Thursday, January 30

working it out

Well, I've had a week to sit around sulking about my limitations. But I have a low tolerance for self-pity, in myself or anyone else, so on my first day home, I went to the gym.

Not one to be accused of being a gym rat, I felt like a bumbling novice trying to figure out how one steps onto the stair stepper and then for the next five minutes (yes, that's as long as I lasted) being fully convinced that I was stepping backward.

Then after making several rounds through the weight machines, studying the multi-step visual directions complete with figures of highlighted muscle groups, I decided to ask for help.

Rey, the gentlemanly man in charge, had some spare time, so he agreed to take me on, though I had the distinct impression that he was doing me a great favor. 

I followed Rey from machine to machine as he explained the mechanics, then took notes on weight settings. Suffice it to say, nothing passed 30 lbs., so there's room for endless improvement. 

Obviously safety was of utmost importance to Rey as he consistently warned me not to do too much and hovered about in case I lost my balance. He seemed very concerned about my balance. I tried to stay within his expectations, but I couldn't help showing off just a bit. I refrained from showing him pictures of my aerial endeavors. 

He must have been impressed, though, because he shared with me that he was a polio survivor and had achieved remarkable strength in his legs, though they remained stick thin. He also had a spinal deformity which causes him daily pain.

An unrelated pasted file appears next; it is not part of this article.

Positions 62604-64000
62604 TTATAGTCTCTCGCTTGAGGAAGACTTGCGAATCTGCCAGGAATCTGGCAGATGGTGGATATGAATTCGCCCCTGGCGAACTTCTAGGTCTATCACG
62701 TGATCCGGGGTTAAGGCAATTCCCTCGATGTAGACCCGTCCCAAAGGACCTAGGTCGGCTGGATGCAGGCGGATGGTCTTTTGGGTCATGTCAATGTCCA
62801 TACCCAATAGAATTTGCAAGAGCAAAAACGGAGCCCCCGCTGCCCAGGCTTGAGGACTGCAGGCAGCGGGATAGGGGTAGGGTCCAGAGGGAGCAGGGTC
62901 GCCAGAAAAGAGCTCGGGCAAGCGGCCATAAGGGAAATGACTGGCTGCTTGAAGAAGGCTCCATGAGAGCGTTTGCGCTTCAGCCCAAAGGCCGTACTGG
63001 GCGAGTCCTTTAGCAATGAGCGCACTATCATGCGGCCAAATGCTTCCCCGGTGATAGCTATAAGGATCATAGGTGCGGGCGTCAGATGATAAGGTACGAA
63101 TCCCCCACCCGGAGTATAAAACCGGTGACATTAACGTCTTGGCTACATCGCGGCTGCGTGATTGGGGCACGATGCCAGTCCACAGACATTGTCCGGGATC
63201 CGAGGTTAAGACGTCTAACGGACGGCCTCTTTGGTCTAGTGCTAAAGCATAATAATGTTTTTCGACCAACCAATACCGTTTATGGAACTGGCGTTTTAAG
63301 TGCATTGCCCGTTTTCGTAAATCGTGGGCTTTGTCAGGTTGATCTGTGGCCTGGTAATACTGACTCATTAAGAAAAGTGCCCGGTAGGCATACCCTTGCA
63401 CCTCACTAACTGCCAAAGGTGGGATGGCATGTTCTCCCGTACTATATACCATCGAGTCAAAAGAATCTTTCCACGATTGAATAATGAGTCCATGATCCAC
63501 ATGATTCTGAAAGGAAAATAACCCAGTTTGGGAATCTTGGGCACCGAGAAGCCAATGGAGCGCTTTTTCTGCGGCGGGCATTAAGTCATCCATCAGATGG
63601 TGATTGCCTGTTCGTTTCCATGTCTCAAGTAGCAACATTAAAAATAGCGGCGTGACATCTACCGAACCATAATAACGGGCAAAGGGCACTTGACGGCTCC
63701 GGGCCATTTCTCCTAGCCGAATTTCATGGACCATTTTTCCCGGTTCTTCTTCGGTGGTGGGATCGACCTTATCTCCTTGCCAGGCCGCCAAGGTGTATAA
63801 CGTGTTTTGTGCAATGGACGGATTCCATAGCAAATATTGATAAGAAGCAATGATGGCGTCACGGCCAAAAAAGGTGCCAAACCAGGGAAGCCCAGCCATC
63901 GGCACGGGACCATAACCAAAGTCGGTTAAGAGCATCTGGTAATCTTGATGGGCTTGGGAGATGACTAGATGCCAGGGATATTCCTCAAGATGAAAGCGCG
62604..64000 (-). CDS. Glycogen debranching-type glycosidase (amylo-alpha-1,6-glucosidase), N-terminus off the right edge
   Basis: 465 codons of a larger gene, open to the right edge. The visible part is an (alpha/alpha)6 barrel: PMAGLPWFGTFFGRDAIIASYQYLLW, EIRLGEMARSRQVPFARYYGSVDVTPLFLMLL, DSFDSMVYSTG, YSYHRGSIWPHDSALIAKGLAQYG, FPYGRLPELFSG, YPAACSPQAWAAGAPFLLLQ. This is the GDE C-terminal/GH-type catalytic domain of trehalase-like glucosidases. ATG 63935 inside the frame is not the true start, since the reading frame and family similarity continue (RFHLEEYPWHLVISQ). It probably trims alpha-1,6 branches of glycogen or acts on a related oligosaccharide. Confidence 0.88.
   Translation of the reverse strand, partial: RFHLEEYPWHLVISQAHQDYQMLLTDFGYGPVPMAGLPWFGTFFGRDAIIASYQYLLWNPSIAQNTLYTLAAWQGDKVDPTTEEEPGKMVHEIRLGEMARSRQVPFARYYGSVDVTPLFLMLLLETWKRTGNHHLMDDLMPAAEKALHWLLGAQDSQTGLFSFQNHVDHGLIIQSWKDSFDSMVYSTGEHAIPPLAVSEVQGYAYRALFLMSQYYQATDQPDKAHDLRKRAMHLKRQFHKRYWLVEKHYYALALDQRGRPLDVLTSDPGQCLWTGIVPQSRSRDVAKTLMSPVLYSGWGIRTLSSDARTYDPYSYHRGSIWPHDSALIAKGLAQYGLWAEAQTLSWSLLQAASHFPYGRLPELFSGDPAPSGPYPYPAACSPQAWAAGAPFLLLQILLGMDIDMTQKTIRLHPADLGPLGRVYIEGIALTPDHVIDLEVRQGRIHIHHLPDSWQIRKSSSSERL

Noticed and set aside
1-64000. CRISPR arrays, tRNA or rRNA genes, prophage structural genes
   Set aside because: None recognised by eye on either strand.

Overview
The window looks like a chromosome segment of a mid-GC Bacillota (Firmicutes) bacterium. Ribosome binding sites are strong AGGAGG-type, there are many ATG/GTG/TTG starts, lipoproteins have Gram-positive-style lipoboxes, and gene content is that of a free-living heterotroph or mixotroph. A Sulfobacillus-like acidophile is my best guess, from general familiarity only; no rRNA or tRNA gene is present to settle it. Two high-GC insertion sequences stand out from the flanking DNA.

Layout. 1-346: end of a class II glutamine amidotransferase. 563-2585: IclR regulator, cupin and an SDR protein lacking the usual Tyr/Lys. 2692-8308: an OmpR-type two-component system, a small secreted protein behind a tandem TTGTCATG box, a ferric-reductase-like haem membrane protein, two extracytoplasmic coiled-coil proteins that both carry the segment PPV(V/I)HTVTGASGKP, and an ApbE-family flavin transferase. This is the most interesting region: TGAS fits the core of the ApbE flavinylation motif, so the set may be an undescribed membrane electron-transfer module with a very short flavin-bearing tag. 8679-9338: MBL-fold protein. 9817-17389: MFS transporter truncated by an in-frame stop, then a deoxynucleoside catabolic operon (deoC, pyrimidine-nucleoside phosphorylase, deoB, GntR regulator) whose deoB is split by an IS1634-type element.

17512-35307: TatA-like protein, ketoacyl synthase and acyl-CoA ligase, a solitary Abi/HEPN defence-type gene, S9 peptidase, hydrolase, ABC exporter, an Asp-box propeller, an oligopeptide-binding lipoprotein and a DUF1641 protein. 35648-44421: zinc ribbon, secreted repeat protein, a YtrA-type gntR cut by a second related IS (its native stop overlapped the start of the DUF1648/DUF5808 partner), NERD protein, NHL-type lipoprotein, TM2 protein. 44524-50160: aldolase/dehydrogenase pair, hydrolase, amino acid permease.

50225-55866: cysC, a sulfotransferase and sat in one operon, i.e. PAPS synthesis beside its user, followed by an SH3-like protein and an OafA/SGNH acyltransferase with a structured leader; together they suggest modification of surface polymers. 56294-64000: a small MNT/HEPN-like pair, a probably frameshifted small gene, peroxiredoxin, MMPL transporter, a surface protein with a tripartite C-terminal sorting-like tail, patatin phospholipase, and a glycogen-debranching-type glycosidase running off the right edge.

"I just learned to live with it," he said.

'Just learn to live with it' is a phrase I've come to loathe, especially when someone else pronounces it over my life. 'You just learn to live with it!' I find myself wanting to snap, 'I have bigger plans.'

And I do. But truthfully isn't that what we're all doing every day? Learning to live with it, whatever it is? Primarily, it is being human, constricted to a body and a reality that never seems to be enough.

I guess instead of learning to want less and be satisfied with enough, I'm really just learning to live with my own expectations, no matter how irrational they might be. They are haughty and elitist much of the time, but they are also genuinely desiring to inspire and make a difference. I'd rather learn to be friends with my expectations than enemies.

Last night at aerial rehearsal, I pushed myself too hard, as usual. But I also spent considerable time sitting on the safety pads, watching the achievements of my companions and trying not to entertain envy or frustration.

I'm just learning to work it out.